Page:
Wednesday, May 11, 2011

Kids clueless in civics?

The National Center for Education Statistics in Washington DC just issued a periodic progress report on what students know in a variety of subject matters (aka, the Nation's Report Card) and discovered that only 27% of high school seniors were proficient in civics and government. What exactly does that mean? It means that kids about to head off to college can't identify the 3 branches of government. And its not just kids, many adults are equally clueless. In a speech 2 months ago, U.S. Rep. Michelle Bachman of Minnesota, a possible Republican candidate for president, identified New Hampshire (instead of Massachusetts) as the "state where the shot was heard around the world."

Now maybe this doesn't come as a surprise to you given our nation's dogged focus on reading, science and math for purposes of keeping pace with other western countries. After all, No Child Left Behind was the federal policy implemented to focus on these 3 subjects, largely at the expense of other subjects like history, social studies, civics, art, well, pretty much everything else.

As someone who studied art in college and still dabbles in it to this day, I find our collective lack of focus on the arts to be an incrediblly sad loss for the next generation. But as a voter and an active participant in state government, ignorance of basic democracy is just flat out dangerous. Those under the age of 25 are less likely to vote. They are less increasingly disengaged from civic and political life. And who can blame them? With the polarized antics on talk radio and TV, it looks like a giant joke. But it is precisely that sort of crack in the system that exposes us to being misled as a nation.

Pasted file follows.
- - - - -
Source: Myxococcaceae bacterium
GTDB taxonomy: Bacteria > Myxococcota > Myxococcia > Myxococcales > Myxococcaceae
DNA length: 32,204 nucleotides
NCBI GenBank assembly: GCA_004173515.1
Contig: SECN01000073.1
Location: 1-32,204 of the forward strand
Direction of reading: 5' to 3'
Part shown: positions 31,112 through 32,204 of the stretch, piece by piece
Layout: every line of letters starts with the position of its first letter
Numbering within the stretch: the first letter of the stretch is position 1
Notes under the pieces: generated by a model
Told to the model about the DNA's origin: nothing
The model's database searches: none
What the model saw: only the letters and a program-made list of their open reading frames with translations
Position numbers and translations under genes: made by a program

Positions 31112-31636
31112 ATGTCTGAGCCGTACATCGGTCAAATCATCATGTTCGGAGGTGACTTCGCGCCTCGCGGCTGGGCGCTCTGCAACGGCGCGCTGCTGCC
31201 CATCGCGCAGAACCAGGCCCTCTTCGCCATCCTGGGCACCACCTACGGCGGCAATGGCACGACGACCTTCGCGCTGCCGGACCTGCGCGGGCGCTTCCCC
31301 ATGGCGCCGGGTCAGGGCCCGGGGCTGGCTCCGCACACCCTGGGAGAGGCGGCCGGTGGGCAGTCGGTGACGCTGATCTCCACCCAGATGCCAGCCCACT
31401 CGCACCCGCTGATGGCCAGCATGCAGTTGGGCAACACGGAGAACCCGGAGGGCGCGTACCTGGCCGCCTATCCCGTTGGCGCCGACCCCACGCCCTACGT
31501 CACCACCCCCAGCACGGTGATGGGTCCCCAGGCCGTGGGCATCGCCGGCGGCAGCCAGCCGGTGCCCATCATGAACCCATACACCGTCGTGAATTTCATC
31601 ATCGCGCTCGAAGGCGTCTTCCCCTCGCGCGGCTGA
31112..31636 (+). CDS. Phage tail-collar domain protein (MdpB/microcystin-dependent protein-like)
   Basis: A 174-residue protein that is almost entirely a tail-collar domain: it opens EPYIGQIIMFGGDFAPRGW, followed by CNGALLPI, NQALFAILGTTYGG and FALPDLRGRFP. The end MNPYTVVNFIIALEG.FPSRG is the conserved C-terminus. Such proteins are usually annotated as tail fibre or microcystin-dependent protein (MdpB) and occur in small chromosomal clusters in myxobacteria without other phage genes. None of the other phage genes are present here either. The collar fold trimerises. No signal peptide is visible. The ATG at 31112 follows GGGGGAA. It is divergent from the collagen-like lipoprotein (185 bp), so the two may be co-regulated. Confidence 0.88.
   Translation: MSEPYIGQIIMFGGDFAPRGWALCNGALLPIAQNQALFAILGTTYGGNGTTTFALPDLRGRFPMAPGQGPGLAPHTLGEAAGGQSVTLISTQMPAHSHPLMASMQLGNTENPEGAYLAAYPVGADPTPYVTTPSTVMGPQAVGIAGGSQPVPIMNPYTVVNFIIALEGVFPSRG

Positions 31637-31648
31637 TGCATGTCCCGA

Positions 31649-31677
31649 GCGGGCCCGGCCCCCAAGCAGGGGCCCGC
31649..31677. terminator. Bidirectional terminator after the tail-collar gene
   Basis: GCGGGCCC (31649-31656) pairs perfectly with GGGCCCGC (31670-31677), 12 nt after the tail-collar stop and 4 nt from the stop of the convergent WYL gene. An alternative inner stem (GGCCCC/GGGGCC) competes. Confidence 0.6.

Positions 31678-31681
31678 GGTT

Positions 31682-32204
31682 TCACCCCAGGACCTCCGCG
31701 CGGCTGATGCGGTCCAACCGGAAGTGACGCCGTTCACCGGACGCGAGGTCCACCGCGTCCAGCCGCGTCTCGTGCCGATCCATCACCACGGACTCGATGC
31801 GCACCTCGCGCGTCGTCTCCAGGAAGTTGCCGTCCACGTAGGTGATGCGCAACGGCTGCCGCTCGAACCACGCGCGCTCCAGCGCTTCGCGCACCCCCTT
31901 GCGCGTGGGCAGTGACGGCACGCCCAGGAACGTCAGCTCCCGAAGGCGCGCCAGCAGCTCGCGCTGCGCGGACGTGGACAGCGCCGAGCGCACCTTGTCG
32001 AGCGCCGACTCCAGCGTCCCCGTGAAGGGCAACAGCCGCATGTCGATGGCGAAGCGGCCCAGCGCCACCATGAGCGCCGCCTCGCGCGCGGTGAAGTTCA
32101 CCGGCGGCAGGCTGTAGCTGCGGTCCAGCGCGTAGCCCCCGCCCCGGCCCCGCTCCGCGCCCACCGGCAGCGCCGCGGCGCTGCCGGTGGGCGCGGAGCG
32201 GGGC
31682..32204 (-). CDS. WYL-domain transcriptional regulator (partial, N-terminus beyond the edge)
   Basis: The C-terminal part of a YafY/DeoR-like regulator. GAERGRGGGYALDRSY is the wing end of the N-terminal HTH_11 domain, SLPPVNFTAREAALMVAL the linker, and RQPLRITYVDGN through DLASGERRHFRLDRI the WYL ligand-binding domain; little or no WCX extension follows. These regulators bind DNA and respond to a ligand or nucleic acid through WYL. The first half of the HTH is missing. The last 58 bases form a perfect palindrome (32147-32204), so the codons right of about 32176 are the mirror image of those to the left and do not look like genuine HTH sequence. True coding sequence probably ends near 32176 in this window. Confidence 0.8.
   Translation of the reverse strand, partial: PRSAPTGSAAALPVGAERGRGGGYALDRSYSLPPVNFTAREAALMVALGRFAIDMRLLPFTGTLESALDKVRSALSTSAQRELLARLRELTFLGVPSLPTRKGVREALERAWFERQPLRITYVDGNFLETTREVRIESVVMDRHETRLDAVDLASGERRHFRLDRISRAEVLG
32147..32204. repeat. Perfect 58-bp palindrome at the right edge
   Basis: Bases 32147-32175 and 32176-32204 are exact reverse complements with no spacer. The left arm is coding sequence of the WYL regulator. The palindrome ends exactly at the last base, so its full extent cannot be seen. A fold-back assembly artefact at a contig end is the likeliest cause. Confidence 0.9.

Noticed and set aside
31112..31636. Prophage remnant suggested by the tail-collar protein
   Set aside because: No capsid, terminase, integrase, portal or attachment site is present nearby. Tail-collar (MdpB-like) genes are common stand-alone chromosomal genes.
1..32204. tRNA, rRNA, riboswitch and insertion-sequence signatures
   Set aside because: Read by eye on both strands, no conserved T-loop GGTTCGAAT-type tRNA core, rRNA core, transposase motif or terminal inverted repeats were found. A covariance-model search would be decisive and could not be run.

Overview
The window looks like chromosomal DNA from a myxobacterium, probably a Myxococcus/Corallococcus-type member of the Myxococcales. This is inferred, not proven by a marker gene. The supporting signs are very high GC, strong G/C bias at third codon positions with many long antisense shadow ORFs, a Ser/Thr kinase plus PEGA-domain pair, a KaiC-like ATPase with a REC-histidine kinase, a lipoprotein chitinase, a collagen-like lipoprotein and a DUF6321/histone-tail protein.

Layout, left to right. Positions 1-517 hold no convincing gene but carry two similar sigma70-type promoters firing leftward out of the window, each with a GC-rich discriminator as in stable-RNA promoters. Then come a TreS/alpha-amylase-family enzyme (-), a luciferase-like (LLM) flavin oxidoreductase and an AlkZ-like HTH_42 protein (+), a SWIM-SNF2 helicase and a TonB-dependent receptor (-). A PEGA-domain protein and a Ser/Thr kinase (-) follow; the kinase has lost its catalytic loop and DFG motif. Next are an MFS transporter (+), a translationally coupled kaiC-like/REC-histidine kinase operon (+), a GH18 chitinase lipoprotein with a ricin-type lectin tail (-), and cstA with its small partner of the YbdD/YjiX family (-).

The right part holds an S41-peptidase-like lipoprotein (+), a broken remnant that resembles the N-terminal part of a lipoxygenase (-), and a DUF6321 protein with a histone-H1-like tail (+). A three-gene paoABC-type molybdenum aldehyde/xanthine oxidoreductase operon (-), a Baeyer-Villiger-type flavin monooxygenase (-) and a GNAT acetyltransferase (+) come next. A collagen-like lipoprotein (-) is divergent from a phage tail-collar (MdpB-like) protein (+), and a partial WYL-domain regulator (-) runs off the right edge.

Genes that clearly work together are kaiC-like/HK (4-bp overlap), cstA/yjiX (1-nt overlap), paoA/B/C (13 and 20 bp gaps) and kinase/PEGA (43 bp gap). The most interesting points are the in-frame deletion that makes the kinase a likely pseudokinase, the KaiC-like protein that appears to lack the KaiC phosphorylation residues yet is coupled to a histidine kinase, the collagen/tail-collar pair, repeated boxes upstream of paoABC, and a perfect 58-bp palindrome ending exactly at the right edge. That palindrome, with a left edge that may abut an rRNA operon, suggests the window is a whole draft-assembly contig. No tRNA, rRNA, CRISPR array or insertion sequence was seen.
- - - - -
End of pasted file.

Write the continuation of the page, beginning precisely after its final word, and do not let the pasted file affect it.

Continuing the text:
Democracy depends on engaged, informed citizens who particpate in the process in an educated, meaningful way. So, what to do? For starters, you want to arm yourself, as a parent, with some lesson plans, web quests, games and discussion forums aimed at educating kids on the Constitution, the 3 branches of government and the rights and responsibiliites of citizenship, visit - a web based educational project developed by retired Justice Sandra Day O'Connor, a long time champion of civic education. It won't solve everything, but it is a start.

Sunday, April 17, 2011


There are still random chunks of snow on the ground and the pond froze back over the other night when temperatures slipped back into the low 20s, but spring is coming.  Or at least, that is what I keep telling myself.  I am gearing up accordingly, my first crop of greens have been planted and have sprouted up nicely.  I have some speckled romaine, lettuce, arugula.  The other day I planted snap peas.  I could have planted them outside, they can withstand the cold, but my garden isn't ready yet.  Good thing too because we are getting hammered with a downpour right now and they would have all washed away.

I love dirt.  I love the possibilities of growth and new life.  I got hooked on gardening when I was around 6, my parents gave me a plastic turtle planter that I kept on the balcony of our flat.  A couple years later, I grew an entire row of tiny little tomatoes that just burst with flavor.  I was so proud of myself. Given a chance, I think a lot of kids are drawn to gardening.  My almost 3 year old son helped me plant the peas and we take a look every morning to see which ones have popped tender little shoots up towards the light.  He randomly sticks more seeds in the dirt and counts the new spouts.  Just looking at all my seed packets is fun.  Fedco seeds reign supreme in these parts.  

I'm not the only one sensing spring around the corner.  Last night my husband found this spotted salamander waiting beside our babysitter's car, gave her a good shock!  But it was sweet, almost smiling.  It's body was so cold but after about 5 minutes hanging out in a warm palm of a hand, he started moving around so back out to the pond he went.

Wednesday, April 13, 2011

Transit Options for Mainers